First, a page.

Natura 2000 forests are divided by assessment categories (A, B and C). These categories are account into the process of forest management. Foresters decide what kind of needs are essential to fulfil for forests.
Mr. Mittermeier explained the forest management plan for Natura 2000, which are made separate from other parts of forests. The measuresare also different.
Mr. Mittermeier showed parts of Natura 2000: Restoration of bog woodlands in the forests. In former times, bog woodland represented a typical ecosystem within larger forests. However, bog woodlands have been affected by human intervention more than other ecosystems and what is left today is mostly endangered and ineffective. Due to its importance for the climate and for various species, there is a strong need for action.
Near-natural bogs stabilize the landscape’s hydrologic balance. In conditions of extreme rainfall, they have a regulatory effect on water runoff, thus having an influence, about water protection, on high water and erosion. They also serve as a buffer and filter by retaining substances dissolved in the water.
Intact bogs store carbon, as they absorb carbon dioxide (CO2) during growth and store it in the peat over the long term. They are natural climate protectors, acting as ‘sinks’ for climate-relevant gas.
Because they began to develop thousands of years ago, and because of the preservative conditions and the resistance of their layers, bogs serve as archives of natural and cultural history. Bog vegetation developments (retraceable by means of pollen diagrams) and embedded animal and plant remains make it possible to reconstruct our environment far back into the past.
Together with Mr. Mittermeier and with a higher nature conservation authority I went on a field trip. I saw how the team is working outside, how they are discussing for making important decisions.
Together with Mr. Mittermeier I visited sites of Natura 2000.
Afterwards we visited Schwangau village and the royal castles Neuschwanstein in front of powerful Alpine peaks, Allgäu hills and idyllic lakes.
Mr. Anton Specht described Natura 2000’s main issues.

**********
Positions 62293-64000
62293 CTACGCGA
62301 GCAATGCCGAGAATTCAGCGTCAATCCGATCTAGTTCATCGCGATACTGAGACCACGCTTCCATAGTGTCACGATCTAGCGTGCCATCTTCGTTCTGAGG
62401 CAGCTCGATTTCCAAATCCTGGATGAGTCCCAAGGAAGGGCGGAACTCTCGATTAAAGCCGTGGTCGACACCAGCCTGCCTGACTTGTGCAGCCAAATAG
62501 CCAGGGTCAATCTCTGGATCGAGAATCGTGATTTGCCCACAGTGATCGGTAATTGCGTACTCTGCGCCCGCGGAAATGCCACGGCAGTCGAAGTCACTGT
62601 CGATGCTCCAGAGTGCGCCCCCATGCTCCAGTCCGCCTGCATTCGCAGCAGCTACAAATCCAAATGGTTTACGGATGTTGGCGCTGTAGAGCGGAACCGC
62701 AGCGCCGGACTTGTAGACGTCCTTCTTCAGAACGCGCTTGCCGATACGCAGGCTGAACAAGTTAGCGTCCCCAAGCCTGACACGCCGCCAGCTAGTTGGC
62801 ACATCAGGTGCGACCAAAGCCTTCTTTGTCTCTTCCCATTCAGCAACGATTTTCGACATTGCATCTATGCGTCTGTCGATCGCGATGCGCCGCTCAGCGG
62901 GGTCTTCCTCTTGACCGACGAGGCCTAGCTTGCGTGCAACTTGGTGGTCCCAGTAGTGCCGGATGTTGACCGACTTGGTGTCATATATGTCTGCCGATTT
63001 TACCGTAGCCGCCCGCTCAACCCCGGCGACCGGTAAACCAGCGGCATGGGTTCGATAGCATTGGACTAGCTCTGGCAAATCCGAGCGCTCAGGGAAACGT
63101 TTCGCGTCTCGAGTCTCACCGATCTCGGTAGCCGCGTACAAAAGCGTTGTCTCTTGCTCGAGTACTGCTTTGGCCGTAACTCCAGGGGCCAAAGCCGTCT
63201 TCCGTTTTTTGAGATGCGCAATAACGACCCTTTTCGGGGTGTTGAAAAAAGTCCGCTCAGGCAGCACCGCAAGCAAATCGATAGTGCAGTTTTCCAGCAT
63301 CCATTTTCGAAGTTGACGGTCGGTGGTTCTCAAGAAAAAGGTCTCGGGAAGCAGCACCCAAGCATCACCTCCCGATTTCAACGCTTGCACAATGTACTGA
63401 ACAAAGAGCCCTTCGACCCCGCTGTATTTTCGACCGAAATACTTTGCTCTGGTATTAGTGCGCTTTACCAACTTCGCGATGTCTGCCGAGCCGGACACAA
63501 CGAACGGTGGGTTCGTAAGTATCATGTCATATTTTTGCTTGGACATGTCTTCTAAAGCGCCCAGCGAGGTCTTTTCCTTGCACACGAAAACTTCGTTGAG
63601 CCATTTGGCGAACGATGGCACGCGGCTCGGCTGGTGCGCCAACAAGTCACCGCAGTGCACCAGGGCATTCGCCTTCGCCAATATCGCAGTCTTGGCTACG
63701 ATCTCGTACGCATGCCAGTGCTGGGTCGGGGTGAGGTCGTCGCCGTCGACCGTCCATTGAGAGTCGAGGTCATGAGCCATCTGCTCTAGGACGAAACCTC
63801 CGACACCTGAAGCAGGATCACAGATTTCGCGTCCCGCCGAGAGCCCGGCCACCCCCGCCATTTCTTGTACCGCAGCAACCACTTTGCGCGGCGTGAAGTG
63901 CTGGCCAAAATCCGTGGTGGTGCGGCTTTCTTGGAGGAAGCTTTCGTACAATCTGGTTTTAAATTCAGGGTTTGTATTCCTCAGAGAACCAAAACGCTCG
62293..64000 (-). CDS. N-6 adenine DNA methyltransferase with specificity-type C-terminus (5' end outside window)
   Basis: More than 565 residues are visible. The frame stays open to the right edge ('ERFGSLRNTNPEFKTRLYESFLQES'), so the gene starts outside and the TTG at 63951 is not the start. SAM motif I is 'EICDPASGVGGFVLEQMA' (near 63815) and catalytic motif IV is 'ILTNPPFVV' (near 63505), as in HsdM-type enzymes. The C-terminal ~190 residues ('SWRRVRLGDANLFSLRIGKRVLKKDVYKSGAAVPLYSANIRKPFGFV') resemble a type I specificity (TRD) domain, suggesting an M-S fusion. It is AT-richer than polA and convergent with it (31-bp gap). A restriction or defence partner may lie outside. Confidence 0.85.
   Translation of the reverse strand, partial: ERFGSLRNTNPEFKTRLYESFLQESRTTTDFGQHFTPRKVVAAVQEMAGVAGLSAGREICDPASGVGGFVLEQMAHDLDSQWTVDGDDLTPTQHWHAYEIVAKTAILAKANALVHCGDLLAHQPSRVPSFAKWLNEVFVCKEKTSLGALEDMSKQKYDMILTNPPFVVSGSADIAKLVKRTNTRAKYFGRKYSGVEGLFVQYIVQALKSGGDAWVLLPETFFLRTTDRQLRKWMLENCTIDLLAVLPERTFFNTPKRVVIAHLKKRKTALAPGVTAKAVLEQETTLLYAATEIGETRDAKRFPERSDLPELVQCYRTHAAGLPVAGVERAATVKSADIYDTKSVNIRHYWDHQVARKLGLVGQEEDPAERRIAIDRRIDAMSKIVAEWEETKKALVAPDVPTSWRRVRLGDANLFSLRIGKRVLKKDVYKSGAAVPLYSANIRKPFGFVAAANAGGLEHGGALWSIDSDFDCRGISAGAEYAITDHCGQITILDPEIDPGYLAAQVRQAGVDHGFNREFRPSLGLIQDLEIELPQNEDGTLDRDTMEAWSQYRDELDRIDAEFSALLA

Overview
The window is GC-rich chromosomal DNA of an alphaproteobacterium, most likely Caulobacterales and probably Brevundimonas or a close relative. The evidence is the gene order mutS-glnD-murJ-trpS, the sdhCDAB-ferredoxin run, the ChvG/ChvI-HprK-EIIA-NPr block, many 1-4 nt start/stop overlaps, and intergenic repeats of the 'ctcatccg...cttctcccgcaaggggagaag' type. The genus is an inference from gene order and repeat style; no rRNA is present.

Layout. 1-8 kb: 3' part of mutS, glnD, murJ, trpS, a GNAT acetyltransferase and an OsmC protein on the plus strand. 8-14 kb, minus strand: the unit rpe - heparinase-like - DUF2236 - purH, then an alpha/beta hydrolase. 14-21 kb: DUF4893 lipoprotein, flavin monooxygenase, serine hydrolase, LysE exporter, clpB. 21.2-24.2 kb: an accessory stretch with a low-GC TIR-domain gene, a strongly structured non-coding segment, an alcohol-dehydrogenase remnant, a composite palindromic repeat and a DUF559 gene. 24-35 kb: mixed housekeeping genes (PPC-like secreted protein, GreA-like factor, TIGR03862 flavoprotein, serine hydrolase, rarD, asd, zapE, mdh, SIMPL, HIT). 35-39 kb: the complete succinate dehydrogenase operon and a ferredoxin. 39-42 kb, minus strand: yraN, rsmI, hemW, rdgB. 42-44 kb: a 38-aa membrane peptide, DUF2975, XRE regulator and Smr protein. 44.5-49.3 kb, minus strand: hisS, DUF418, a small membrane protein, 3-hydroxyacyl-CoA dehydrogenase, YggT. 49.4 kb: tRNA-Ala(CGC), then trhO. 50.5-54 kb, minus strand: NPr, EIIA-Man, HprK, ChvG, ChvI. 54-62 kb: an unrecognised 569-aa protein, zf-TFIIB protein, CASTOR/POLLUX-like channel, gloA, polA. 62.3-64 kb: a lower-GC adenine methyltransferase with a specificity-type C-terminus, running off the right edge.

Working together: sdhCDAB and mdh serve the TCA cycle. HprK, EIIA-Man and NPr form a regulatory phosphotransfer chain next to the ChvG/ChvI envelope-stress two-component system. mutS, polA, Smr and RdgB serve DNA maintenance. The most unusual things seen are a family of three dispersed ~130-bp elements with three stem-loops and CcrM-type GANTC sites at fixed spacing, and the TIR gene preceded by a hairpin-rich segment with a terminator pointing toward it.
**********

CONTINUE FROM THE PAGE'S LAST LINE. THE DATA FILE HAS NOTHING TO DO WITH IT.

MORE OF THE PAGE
4th October, Schwangau, Füssen
Mr. Lothar Poltmann showed the taxation card and methodology of assessment forest.
7th, 8th and 9th October, Traunstein
I visited both state-owned forests and private forests. Their territory size are: private forests – 368 km2 and state-owned forests - 588 km2. Main species are: Spruce – 55%; Pine – 6%; Fir – 3%; Larch – 1%; Beech – 10%; Oak - 1%; Other broad-leaved trees – 24%.
There are three basic functions of equal status that can be derived from the forest law: Economic function (production of wood); Protective function (conservation of nature); Recreational function.
The forest law shall in particular serve these purposes:
To maintain and if necessary increase the forest area; to preserve or establish a condition of the forest that is appropriate to the location and as close to nature as possible; to secure and strengthen the protective capacity, health and performance of the forest in the long term; to secure and increase the production of wood and other natural resources through sustainable forest management; to enable the population to relax in the forest and to improve the recreational opportunities; to conserve and, if necessary increase forest biodiversity; to support and encourage forest biodiversity; to support and encourage forest owners and their self-help institutions in the pursuit of these goals; to strike a balance between the interests of the general public and those of forest owners.